At the Dzogchen Center, we recognize that the foundation of the good and spiritual life rests upon our mindful and caring relationship to all the lives and life around us. “Goodness is next to Godliness. First, cherish life and do no harm. Second, help if you can and when it’s needed. Third, we are all in the same boat, and rise and fall, sink or swim, together. Fourth, teach only when asked, go only when invited. Fifth: Remember our Bodhisattva Vow and altruistic Bodhichitta intention. May we all together fulfill the great promise of love and active compassion on this wisdom journey.” ( Lama Surya Das)For those of us who live a lay life, we acknowledge that without the support and protection of traditional monastic vows and customs from our Buddhist roots in Asia, we need clear and modern Western guidelines that help ensure wise ethical conduct possible and further make it possible.In keeping with this understanding, and for the long-term benefit of ourselves and the community at large, we agree to uphold at the center, at a minimum, the five lay training precepts. These are expanded below to make them explicitly appropriate in our role as teachers and students, meditators and yogis, spiritual activists and service-oriented karma yogis in our time, place and society.All Dzogchen Center Personnel (“Personnel” includes the Center’s teachers, management, board of directors, advisors, employees, and (paid and unpaid) staff) agree to the following guidelines:
1. We undertake the precept of refraining from killing.We agree to acknowledge the interconnection of all beings and our respect for all life. We agree to refine our understanding and practice of not killing and non-harming in all our actions. We seek to understand the implication of this precept in such difficult areas as abortion, euthanasia, and the killing of pets. While some of us recommend vegetarianism, and others do not, we all commit ourselves to fulfilling this precept in the spirit of reverence for the miracle of all forms of life.
2. We undertake the precept of refraining from stealing.We agree to not take that which does not belong to us and to respect the property of others. We agree to bring heightened consciousness to our own greed and selfishness, and to use the earth’s resources in a mindful, respectful and thoughtful ecological manner. We agree to be honest in our dealing with money and not to misappropriate money committed to Dharma projects. We agree to offer teachings without favoritism in regard to any student’s financial circumstances, gender orientation, color, creed or background..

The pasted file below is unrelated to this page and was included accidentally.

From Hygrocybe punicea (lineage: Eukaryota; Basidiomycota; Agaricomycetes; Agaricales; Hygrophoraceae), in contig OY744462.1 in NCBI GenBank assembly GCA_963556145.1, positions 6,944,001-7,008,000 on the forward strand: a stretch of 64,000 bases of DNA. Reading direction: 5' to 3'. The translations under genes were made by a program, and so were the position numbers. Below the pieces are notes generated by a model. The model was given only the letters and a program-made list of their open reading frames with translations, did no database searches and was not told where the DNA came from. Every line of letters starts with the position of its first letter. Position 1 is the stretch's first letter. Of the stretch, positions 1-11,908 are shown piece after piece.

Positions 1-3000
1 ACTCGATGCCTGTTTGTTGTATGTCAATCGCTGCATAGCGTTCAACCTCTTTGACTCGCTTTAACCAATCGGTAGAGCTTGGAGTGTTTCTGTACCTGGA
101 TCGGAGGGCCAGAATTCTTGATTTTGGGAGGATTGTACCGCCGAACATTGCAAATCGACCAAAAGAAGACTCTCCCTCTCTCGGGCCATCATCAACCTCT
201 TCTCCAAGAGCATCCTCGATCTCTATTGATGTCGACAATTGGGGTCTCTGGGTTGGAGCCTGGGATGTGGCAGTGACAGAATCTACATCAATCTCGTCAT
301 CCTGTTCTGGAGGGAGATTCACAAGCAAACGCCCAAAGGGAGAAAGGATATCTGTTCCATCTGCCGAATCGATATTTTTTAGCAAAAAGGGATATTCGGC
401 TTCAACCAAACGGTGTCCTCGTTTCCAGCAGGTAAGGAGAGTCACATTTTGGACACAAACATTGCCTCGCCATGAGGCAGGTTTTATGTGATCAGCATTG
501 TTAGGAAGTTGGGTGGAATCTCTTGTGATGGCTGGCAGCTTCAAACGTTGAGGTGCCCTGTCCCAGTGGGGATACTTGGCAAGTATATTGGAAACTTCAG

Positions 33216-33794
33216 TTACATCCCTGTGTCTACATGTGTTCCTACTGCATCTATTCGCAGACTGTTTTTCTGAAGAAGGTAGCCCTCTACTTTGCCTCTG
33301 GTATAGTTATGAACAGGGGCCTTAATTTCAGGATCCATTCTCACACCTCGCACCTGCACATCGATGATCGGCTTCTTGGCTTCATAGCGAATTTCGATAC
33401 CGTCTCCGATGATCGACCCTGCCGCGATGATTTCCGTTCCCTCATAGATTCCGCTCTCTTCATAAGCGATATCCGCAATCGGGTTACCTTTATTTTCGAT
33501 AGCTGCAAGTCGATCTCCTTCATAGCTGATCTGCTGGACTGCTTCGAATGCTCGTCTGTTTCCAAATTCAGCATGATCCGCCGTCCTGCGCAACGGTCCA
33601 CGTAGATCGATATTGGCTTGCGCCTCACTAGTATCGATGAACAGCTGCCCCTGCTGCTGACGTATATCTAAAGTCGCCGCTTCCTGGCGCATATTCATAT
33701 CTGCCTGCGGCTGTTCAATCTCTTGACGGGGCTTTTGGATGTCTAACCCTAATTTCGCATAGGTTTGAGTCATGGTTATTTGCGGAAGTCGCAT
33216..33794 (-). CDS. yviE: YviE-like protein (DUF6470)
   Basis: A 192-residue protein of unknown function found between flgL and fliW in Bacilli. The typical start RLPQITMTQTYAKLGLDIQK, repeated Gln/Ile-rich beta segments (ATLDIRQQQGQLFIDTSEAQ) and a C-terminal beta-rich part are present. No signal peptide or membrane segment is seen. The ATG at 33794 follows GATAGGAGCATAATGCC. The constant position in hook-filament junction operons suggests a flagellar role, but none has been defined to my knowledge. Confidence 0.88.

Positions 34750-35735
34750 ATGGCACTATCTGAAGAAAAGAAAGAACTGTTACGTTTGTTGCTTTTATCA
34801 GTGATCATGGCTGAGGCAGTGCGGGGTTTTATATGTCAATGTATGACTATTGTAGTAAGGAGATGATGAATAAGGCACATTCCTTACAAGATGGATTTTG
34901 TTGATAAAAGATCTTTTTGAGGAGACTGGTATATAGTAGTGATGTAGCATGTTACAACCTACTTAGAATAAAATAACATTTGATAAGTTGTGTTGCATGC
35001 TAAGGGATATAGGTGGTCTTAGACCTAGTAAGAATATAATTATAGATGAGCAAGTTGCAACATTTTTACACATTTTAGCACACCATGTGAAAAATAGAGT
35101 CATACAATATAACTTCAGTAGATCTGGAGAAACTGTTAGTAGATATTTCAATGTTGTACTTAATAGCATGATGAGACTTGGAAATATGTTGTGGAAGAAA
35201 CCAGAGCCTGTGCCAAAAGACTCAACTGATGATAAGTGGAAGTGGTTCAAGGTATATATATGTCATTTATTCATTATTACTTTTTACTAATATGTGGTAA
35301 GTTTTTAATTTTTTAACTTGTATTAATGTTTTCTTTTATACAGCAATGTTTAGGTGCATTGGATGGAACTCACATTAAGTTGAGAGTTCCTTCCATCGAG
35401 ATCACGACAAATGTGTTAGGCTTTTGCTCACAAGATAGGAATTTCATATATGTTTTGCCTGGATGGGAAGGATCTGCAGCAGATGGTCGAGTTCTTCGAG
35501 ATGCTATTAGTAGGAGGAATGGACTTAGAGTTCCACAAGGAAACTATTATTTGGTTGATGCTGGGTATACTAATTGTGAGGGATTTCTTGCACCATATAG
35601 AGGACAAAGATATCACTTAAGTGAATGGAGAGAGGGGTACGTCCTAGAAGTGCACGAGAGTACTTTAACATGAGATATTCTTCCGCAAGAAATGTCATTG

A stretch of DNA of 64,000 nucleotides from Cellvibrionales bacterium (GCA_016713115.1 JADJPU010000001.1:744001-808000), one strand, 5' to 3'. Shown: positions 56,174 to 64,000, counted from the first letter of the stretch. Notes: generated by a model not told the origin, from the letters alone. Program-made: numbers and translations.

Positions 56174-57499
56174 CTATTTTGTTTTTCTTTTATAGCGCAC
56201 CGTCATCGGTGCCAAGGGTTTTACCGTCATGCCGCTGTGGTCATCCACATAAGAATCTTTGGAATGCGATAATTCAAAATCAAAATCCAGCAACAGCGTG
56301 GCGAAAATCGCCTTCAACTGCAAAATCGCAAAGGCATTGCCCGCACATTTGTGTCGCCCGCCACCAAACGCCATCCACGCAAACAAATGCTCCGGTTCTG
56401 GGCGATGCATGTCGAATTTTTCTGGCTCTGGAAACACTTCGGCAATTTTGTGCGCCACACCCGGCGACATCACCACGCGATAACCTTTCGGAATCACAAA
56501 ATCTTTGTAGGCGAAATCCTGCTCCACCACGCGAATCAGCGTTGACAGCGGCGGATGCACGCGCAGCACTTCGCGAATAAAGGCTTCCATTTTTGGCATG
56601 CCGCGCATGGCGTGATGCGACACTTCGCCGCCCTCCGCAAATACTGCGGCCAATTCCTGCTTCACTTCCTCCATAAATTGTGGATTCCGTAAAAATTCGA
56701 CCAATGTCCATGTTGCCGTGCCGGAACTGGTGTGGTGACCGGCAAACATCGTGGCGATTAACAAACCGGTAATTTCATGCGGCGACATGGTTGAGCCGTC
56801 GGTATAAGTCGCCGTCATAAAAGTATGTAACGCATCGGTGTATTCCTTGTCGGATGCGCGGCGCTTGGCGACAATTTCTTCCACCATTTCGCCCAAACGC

3. We undertake the precept of refraining from sexual misconduct.We agree to avoid creating harm through sexuality and to avoid sexual exploitation or relationships of a sexual nature that are outside the bounds of the relationship commitments we have made to another, or that involve another who has made vows to someone else.Dzogchen Center Personnel with vows of celibacy will live according to their vows. Dzogchen Center Personnel in committed relationships will strive to honor their vows and refrain from adultery and unwholesome habits. All Personnel agree not to use their role or their knowledge, authority and position in order to enter into a sexual relationship with an Attendee (“Attendee” includes all Dzogchen Center students and retreat participants).Because several Personnel have developed partnerships and marriages with former Attendees, we acknowledge that such healthy relationships can be possible, but that great care and sensitivity are needed. We agree that in this case the following guidelines are crucial:
- A sexual relationship is never appropriate between Personnel and Attendees during the course of a Dzogchen Ctr retreat or event.
- During our retreats or events, any intimation of future Personnel-Attendee romantic or sexual relationship is inappropriate.
- If interest in a romantic or sexual relationship develops over time between Personnel and an Attendee, such a relationship must be approached with restraint and sensitivity – in no case should it occur during or immediately after a retreat. A minimum time period of three months or longer from the last contact, and a clear understanding from both parties that the Personnel-Attendee relationship has ended, must be coupled with a conscious commitment to enter into a caring relationship that brings no harm to either party or their relations or intimates.